Thursday, November 8, 2012

The Tristan Quilt at the V & A

On our recent visit to London, one of our first stops was at the Victoria and Albert Museum. Established in 1852 and named for Queen Victoria and Prince Albert, who were strong supporters of it's founding, the museum is a facility that is both educational and cultural, and open to everyone. It is here, in the "Medieval and Renaissance Gallery" that I finally saw the "Tristan Quilt", one of the earliest surviving quilts showing stuffed, corded whitework (known as "Boutis" in France).

A Chihuly chandelier hangs in the grand lobby of the Victoria and Albert Museum.

Medieval needlework was often a medium for storytelling. It told of wars and conquests, heros and warriors, love won and love lost, etc. Myths and legends were recorded for future generations through the nimble fingers of the artisans. Through the intricately depicted figures stitched into the Tristan Quilt, this classic Norman legend follows Tristan into battle and tells the tale of love and deception between Tristan and Isolde.

The quilt has been traced to an atelier in Sicily, Italy between 1360 - 1400. Because linen was widely available in Italy and France, and because of it's sturdy, long-lasting nature, it was used in many antique needlework pieces. In this quilt, the atelier used linen for both the top and backing of the quilt as well as linen thread for the stitching.

A close-up view shows the deterioration of the fabric, however, a great deal of restoration has taken place to preserve this item from further decline. Even so, some of the original stitches are still in place. I find it quite amazing and awe-inspring to think that someone, more then 600 years ago, living in a world completely foreign to our world today, likely working in conditions that we would consider quite harsh, skillfully placed those stitches with diligence and patience.

The quilt is displayed behind glass, so it was possible to get up very close and study the stitching in the images. A significant portion of the quilt has stitching that is deeply imbedded into the fabric and I would venture a guess that those would be original. A thrilling concept!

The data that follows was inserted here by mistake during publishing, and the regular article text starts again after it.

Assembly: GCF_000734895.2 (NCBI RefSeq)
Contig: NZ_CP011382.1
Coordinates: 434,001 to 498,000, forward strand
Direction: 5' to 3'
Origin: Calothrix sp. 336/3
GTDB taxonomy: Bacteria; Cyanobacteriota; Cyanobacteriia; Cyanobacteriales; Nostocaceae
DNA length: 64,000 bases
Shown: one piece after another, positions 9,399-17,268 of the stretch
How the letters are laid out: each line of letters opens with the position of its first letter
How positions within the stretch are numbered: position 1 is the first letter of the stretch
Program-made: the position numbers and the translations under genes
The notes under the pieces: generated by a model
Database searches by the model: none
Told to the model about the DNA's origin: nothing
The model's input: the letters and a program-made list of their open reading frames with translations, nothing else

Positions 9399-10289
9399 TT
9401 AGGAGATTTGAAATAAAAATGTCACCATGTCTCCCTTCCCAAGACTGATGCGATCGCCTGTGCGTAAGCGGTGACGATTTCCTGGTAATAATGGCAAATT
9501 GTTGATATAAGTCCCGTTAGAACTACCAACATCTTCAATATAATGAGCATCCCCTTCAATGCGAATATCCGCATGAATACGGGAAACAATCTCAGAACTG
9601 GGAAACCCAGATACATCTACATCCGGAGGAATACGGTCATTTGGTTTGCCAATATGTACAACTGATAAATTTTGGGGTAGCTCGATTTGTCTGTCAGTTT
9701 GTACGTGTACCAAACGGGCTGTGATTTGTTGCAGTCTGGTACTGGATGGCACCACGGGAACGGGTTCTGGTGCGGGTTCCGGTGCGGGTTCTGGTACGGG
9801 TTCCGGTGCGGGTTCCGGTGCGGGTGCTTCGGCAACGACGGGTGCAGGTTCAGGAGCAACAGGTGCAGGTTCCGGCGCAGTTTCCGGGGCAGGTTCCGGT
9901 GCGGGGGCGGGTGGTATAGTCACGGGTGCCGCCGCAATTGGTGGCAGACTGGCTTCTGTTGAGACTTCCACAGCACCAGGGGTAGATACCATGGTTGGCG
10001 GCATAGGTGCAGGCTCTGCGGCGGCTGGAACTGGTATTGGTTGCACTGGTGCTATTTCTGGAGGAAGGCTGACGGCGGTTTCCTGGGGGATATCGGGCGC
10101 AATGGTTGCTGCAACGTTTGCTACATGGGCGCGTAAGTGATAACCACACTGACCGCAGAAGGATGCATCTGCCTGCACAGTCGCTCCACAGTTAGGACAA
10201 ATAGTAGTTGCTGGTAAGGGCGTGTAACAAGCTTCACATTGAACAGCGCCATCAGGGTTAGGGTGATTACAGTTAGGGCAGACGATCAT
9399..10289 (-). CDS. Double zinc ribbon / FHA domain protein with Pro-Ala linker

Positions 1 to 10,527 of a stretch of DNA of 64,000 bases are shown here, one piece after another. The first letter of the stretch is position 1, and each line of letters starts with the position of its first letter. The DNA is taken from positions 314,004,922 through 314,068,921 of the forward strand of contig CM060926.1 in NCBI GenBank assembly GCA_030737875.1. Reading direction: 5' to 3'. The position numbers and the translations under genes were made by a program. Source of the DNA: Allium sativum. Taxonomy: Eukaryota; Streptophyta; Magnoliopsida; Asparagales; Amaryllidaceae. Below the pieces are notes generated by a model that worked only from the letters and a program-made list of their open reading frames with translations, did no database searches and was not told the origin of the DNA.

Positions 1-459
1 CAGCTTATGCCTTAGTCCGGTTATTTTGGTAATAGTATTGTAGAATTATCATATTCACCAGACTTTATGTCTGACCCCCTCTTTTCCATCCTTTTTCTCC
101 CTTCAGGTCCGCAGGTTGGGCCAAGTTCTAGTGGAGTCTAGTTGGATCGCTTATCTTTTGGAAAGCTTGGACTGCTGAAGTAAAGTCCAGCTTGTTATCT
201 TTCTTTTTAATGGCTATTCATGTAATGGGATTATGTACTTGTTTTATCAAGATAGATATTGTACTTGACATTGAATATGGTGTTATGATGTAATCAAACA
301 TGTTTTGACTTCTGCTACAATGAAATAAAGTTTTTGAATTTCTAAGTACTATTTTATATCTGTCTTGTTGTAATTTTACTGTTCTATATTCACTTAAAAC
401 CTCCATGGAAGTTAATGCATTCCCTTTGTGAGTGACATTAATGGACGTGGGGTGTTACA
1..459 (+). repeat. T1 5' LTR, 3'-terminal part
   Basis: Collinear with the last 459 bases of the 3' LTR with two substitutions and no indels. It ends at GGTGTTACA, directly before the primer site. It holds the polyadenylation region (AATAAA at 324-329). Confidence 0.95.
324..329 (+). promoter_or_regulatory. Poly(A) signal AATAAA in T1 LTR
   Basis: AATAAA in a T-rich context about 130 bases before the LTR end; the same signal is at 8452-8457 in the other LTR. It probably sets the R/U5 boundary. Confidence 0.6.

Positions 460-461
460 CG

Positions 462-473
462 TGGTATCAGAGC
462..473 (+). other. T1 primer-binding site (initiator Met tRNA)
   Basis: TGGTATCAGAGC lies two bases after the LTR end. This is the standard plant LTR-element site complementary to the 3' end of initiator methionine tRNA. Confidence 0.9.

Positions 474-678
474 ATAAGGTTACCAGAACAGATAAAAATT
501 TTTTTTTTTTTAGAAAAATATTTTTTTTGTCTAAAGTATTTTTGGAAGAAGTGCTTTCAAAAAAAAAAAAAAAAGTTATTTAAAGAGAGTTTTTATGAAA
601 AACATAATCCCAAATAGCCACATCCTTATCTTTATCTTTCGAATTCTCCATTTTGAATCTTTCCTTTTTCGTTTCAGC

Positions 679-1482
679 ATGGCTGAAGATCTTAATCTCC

Below are several close-ups of the quilt.
The text surrounding the figures describes the scene.

Letters and channels were likely corded, while the larger areas were stuffed with cotton wadding.

Note the fine stitching around the King's head. Known as "point rapproche" (closely spaced, back and forth running stitch), it is still commonly used today in "boutis" and acts as a type of stipple stitch.

Close-up of the stitching. The brown thread outlining the flower and the vine is done in "point de piqure", the tiny backstitch that is one of the main stitches used in "boutis".

The Tristan Quilt on display at the V & A is only a portion of the whole quilt. A sister quilt hangs in the National Museum of the Bargello in Florence, Italy.

Not to be missed when at the museum, is a tea break  in the restaurant. The freshly baked scones and clotted cream keep me coming back!

Even the tile work on the floor of the restaurant provides inspiration for a future project.
I first heard about the "Tristan" quilt when visiting the "Maison du Boutis" in Calvisson, France.  On display at this museum is a reproduction of the "Tristan Quilt', made by Madame Francine Nicolle, founder and director of "Maison du Boutis", and the Association of "les Cordelles". After the quilt was completed, it was displayed next to the original at the V & A in London in December of 2009. When not on loan, the reproduction quilt now hangs at the "maison du Boutis" in Calvisson. Check out their website for further information about the process and the quilt.